SQIFF programmer Samar Ziadat discusses her Festival strand Queer Ecologies, programming SQIFF as it goes online, and how exploring our relationship with ‘the natural’ can help us unpick harmful gender and sexuality norms.
How have you found programming for SQIFF this year, as the format of the festival has shifted from a 5 day in-person event to a two-week online extravaganza?
I think it’s an overwhelming time for everyone trying to deliver projects in the arts right now, especially when they’re centred on community wellbeing – but as always, I’ve felt hugely proud of and inspired by the whole team as a we navigate new challenges. Luckily, our timeline for programming the Festival is always well in advance of delivery – we begin programming every Festival at least a year ahead – so it’s been quite smooth going considering all the roadblocks everyone in the sector is facing right now.
Throughout the past six months or so we’ve imagined and planned for so many different iterations of this Festival, and considered a lot of different options. All of these possibilities were vetted primarily for access, keeping everyone safe, and ensuring that no matter how the Festival is delivered people feel the joy that SQIFF brings to our community every year – a joy that is inherent in seeing yourself represented, and being around those who understand and are in solidarity with you.
Helen, our Producer and Programme Coordinator, is very modest so she’s going to be very embarrassed by me saying – but she’s really been the best leader this team could have – she always is regardless of circumstance – but her ability to hold space for all of us at this time has just been phenomenal and should be recognised.
What guided you to programme a strand about ecologies and queerness for this year’s SQIFF?
I’ve been programming at SQIFF for a couple years, and this has to be the programme that I’m most excited about putting out there. It’s a strand that explores all things environmental, but with an explicitly queer lens – and in return, this exploration of the natural/unnatural also tells us a lot about ourselves as queer people living in the same context as our ecology.
Personally, as a queer woman of colour with Palestinian heritage, my own exile from my home has led to an identity that has a deep rootedness in my ancestral land. Because of this, my own understandings of my queerness and the colonial intergenerational trauma that I experience daily, is inherently tied to queer, decolonial, and feminist understanding of my own environment and the one that was stolen from me. My own research into queer ecology (which is an academic field in itself) is heavily informed by queer academics, ecologists, and activists, who have always been on the frontlines of environmental activism – particularly those who are trans and of colour. This programme is therefore indebted to the academic and activist work, and lived experiences, of trans people of colour – and that is why they are so well represented in this programme.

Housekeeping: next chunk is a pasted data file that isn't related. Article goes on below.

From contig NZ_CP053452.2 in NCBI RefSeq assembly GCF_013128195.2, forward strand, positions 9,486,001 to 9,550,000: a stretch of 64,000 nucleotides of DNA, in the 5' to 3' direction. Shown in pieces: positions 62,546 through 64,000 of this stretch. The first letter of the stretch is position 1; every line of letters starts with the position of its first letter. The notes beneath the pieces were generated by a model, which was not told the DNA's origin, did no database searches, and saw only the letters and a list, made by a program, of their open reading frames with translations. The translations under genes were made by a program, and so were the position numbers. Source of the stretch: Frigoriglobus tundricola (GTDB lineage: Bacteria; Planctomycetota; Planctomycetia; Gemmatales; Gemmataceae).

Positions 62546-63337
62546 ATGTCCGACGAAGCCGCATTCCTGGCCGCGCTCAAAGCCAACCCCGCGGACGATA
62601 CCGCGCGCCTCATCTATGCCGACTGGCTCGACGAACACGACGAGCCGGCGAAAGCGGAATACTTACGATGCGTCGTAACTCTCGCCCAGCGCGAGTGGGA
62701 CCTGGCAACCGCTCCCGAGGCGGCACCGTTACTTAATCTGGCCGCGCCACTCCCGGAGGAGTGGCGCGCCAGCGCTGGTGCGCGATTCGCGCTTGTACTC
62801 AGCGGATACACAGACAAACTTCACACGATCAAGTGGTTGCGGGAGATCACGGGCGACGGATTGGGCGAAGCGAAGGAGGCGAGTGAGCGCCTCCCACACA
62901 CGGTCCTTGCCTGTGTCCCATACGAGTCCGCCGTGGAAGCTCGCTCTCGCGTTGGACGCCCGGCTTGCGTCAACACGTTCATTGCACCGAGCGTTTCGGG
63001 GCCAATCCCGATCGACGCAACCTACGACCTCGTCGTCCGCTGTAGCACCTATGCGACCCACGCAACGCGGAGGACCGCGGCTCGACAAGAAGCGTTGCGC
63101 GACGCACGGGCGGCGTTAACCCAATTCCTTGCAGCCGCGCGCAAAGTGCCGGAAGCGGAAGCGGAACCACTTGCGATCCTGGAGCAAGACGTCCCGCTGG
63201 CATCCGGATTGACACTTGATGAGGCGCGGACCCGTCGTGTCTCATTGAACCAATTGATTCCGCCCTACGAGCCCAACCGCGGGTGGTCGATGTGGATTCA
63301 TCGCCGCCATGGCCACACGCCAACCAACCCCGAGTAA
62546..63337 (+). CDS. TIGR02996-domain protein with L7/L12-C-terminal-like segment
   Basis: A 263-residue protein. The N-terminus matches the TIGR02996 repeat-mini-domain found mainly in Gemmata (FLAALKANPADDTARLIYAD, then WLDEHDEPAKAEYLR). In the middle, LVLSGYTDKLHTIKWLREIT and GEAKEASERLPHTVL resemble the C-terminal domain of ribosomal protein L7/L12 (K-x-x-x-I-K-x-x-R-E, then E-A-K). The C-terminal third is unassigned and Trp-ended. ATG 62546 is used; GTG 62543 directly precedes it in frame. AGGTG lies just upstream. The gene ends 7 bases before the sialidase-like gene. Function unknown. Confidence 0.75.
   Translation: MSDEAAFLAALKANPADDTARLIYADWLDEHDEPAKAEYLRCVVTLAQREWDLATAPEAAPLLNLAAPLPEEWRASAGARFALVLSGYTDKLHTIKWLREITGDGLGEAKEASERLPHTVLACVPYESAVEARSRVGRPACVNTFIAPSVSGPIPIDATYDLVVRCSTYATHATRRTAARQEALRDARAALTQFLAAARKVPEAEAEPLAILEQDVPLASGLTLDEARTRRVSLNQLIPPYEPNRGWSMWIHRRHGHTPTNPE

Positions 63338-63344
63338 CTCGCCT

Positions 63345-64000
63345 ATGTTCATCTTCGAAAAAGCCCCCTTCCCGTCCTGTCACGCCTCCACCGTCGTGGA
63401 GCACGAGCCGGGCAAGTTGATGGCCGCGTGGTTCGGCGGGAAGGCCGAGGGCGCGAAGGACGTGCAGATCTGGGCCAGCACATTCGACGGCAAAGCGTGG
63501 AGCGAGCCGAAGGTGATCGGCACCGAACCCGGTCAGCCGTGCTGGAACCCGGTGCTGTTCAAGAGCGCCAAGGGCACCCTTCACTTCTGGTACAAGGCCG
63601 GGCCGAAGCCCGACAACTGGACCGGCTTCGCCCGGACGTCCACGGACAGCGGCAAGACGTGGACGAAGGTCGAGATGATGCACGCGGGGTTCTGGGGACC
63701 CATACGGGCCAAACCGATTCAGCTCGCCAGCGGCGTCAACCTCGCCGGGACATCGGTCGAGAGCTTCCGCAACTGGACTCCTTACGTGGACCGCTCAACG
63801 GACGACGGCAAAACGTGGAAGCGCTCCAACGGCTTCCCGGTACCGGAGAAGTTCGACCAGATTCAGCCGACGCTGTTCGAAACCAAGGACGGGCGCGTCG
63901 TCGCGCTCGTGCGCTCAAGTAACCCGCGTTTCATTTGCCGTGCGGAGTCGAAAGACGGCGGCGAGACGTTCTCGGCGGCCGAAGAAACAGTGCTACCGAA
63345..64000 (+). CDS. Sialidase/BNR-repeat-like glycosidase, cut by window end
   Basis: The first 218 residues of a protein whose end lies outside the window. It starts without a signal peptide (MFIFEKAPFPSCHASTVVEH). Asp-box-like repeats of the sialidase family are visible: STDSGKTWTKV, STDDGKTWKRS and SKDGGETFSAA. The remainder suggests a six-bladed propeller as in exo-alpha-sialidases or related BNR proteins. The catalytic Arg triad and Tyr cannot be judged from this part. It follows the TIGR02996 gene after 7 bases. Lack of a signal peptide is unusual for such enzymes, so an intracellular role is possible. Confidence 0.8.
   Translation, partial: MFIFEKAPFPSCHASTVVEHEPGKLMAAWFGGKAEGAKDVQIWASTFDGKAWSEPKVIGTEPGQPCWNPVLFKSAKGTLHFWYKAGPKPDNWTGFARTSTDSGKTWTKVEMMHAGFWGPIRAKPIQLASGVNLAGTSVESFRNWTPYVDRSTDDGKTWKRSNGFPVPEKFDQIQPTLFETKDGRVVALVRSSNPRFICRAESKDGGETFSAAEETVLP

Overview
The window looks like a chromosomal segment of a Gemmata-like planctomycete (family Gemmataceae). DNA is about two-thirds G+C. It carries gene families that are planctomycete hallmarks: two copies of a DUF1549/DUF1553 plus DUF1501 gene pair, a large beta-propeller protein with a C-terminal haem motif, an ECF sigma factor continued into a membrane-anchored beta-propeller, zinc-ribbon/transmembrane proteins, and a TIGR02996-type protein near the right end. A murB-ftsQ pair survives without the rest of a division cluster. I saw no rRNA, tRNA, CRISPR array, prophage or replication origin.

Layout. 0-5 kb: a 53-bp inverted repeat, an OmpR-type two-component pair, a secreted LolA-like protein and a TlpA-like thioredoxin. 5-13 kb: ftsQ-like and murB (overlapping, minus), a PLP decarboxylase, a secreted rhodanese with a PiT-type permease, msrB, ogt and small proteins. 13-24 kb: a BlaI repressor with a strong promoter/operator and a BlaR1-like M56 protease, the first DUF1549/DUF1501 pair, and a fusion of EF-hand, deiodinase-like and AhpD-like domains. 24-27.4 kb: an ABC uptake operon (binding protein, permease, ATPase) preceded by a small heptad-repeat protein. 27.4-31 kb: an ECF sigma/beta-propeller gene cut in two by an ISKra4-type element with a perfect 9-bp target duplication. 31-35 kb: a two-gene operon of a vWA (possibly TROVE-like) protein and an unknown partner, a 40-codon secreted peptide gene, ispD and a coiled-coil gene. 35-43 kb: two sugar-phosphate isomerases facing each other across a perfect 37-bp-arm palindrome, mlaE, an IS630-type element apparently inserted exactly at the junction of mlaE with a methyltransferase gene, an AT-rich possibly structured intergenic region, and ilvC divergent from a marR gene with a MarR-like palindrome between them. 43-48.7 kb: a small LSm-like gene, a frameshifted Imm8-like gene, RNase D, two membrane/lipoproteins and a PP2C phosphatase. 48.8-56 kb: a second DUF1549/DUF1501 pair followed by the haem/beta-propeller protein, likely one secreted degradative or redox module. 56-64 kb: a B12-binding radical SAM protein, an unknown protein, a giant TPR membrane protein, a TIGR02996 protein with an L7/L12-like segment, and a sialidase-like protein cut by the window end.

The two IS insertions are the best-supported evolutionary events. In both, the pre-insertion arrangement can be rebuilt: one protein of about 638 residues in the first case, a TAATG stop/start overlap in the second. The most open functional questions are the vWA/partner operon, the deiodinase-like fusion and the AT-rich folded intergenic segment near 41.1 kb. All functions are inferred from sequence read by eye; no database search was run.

I really really hope that this strand of programming gets people thinking about how interconnected our communities’ oppressions are with the multiple trajectories of power that are central to environmental issues. What I’m hoping to impart on viewers is that environmental justice and queer liberation aren’t two separate movements at all. For example, queerness has been argued to be ‘unnatural’ by many groups in history and in the present – it’s seen as an indication of environmental disruption. Mainstream narratives around our environment are also supported by the same prevailing understandings that oppress queer people. For example, in environment campaigns, we’re often told to think of what world we’ll be “leaving behind for our children”– tying nature’s value to traditional understandings of the nuclear family. Both our environment and ourselves are subjected to heteronormative fixations on inheritance, generation, reproduction, possessive individualism, and the artificial dualisms of nature/culture, natural/unnatural, and human/non-human. Queer ecological politics are about understanding the world in more generous and textured ways of being – whether that being is us or the wider beings whose company we live with. Debunking these limited and dualistic understandings of our natural world offers more choices of being as possibilities – which can help us breakdown and disprove gender essentialist theories and understandings for ourselves too.
The films in this strand range from explorations of the greater vulnerability queer people face to climate crisis to celebrations of a queer sensual relationship to nature. Was this range of tones important to you?
This strand covers everything from an ecosexual exploration of H20; an animated ceremonial harvesting ritual carried out by a 10,000-year-old Sasquatch; a video essay linking Canada’s extraction industry and its child apprehension industry; and a pack of Swedish animals sanitising an abandoned space. I’m particularly excited about our screening of Fire and Flood, which is a documentary directed and produced by trans people of colour. This film centres on global conversations that trans people of colour are having around the undeniable connection between climate change and the treatment of queer and trans people. I think this breadth of narratives was really important to reflect in the programme, because it’s simply all here! It’s simply not being screened, because these dialogues are so heavily generated by BIPOC, many of who are also trans – and these are the voices that so clearly need to be actively listened to right now.
Queer Ecologies is part of SQIFF 2020. All films will be available to watch on Vimeo on Demand from 5 to 18 October.